We have new Windows and Solaris 64-bit pre-release clients available for early-adopter testing on http://www.distributed.net/Download_prerelease
The v2.9110.519 release includes two new 64-bit RC5-72 cores that offer an exciting speed improvement. We’ll be working to get the pre-release binaries available some additional platforms soon. As always, please report any bugs you find at http://bugs.distributed.net/
We’ve moved a number of new clients to our official release page:
- AmigaOS [PPC/PowerUp] v2.9109.518
- AmigaOS [m68k] v2.9109.518
- AmigaOS [PPC/OS4] v2.9109.518
- AmigaOS [PPC/WarpOS] v2.9109.518
- Solaris/SunOS [10.x/amd64] v2.9109.518b
- FreeBSD [8.x/sparc64] v2.9109.518
- Linux [AMD64/Stream] v2.9109.518
- Linux [AMD64/ELF] v2.9109.518
- Linux [x86/Stream] v2.9109.518
- Linux [CellBE] v2.9109.518b
- OS/2 [x86] v2.9109.518
- Mac OS X/Darwin [x86/CUDA-3.1] v2.9109.518
- Mac OS X/Darwin [AMD64] v2.9109.518
- Mac OS X/Darwin [x86] v2.9109.518
- PC-DOS, MS-DOS [x86] v2.9109.518
- Windows 64bit [AMD64] v2.9109.518
- Windows 32bit [x86/Zipped] v2.9109.518
- Windows 32bit [x86/Stream] v2.9109.518
- Windows 32bit [x86/Installer] v2.9109.518
- Windows 32bit [x86/CUDA-3.1] v2.9109.518
You can download all of these clients from http://www.distributed.net/Download_clients
A changelog of all of the fixes and features in this new version is available at http://http.distributed.net/pub/dcti/current-client/CHANGES.txt
We’ve made a new public source code tarball available today. Notably, this new tarball contains the ATI/AMD Stream cores for RC5-72, which are in the clients currently on our pre-release page. You can download the new tarball from: http://www.distributed.net/Source
We now have also started making available our public CVS repositories on Github, to make it easier for contributors to access our source. We’re going to be looking at what other parts of our infrastructure are suitable for releasing in the future. You can find our Github organization here: https://github.com/dcti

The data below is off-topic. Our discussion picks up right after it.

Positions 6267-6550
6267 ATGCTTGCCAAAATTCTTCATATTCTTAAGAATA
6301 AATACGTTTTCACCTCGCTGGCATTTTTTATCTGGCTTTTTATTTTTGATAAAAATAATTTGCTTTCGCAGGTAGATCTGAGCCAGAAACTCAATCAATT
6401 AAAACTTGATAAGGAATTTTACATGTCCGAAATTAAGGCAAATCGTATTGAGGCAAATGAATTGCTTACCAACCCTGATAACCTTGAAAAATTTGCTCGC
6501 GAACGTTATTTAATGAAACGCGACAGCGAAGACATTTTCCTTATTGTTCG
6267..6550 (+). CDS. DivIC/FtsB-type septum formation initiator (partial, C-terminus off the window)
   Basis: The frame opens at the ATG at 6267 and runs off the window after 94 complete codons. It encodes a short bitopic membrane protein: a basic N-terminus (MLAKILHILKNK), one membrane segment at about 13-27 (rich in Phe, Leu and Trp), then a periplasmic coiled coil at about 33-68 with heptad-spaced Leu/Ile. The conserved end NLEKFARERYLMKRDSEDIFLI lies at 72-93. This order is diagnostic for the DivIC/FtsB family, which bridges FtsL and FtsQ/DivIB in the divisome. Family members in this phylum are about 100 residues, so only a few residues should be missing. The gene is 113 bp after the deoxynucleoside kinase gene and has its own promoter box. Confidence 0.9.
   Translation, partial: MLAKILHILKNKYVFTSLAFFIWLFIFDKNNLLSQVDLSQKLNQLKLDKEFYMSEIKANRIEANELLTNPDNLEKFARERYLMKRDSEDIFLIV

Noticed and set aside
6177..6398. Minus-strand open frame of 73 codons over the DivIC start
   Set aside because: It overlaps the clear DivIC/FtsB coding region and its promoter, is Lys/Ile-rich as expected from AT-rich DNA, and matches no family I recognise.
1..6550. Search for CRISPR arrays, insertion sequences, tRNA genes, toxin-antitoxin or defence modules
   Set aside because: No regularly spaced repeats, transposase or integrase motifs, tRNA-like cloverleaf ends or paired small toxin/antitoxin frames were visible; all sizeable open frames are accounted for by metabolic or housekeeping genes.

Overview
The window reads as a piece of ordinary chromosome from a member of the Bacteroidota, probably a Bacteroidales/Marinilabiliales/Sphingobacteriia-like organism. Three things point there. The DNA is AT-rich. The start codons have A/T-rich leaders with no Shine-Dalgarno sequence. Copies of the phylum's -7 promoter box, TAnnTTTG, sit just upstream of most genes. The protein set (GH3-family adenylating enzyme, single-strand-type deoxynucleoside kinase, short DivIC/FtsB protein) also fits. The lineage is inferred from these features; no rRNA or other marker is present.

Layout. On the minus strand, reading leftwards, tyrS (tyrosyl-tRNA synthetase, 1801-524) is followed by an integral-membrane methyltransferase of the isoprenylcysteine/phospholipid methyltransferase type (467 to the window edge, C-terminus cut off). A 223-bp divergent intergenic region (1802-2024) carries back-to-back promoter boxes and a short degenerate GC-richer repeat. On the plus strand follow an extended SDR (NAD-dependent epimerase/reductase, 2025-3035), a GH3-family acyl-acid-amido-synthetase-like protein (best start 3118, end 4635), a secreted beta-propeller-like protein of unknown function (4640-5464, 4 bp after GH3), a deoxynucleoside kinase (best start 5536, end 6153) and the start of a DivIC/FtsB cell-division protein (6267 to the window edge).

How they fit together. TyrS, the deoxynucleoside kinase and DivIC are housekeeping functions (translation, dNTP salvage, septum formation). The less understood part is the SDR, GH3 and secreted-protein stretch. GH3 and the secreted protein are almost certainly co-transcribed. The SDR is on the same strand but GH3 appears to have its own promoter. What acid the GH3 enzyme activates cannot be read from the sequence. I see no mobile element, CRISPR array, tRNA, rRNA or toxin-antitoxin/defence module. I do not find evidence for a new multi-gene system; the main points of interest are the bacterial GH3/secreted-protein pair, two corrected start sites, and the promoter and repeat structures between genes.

Keep on crunching!
With 2010 coming to an end, we thought this would be a good time to review the tremendous progress we’ve made this year, particularly on the RC5-72 front.
Modern video cards now typically include highly advanced parallel processors that can sometimes be used for general purpose computing. Although only certain types of tasks are currently suitable for GPU acceleration, we’ve found that RC5 falls happily in that category.
We began beta testing our first GPU-based clients for nVidia CUDA and ATI Stream in January and February 2009, respectively. Public testing of the GPU clients continued for about a year until we officially released both the CUDA and Stream clients in January 2010.
Adoption of the new GPU clients has been very successful throughout 2010, due in part to the folks at DNETC@Home. At this moment, about 86% of our incoming completed RC5-72 results come from Stream clients, 5% from CUDA, and 7% from traditional x86 processors. Another exciting milestone is that the overall total results ever received for the RC5-72 project, results from Stream/Win32 are extremely close to surpassing those received from X86/Win32, despite the nearly 7 year lead before the official release of GPU clients.
At the end of 2009, our overall RC5-72 project keyrate was about 250 GKeys/sec. Our current project rate is now about 1.5 TKeys/sec, or about 6 times faster than last year!
If we started RC5-56 right now (which took us 250 days in 1997), and found the key in the same place as last time, it would take us about 18 hours to complete. If we had to check the entire keyspace… it would be a little longer–perhaps 38 hours!
In the coming year, we hope to announce some other exciting developments which should continue to push the performance and awareness of distributed computing.
If you’re on Twitter, be sure to follow us on @dnetc!
Happy Moo Year!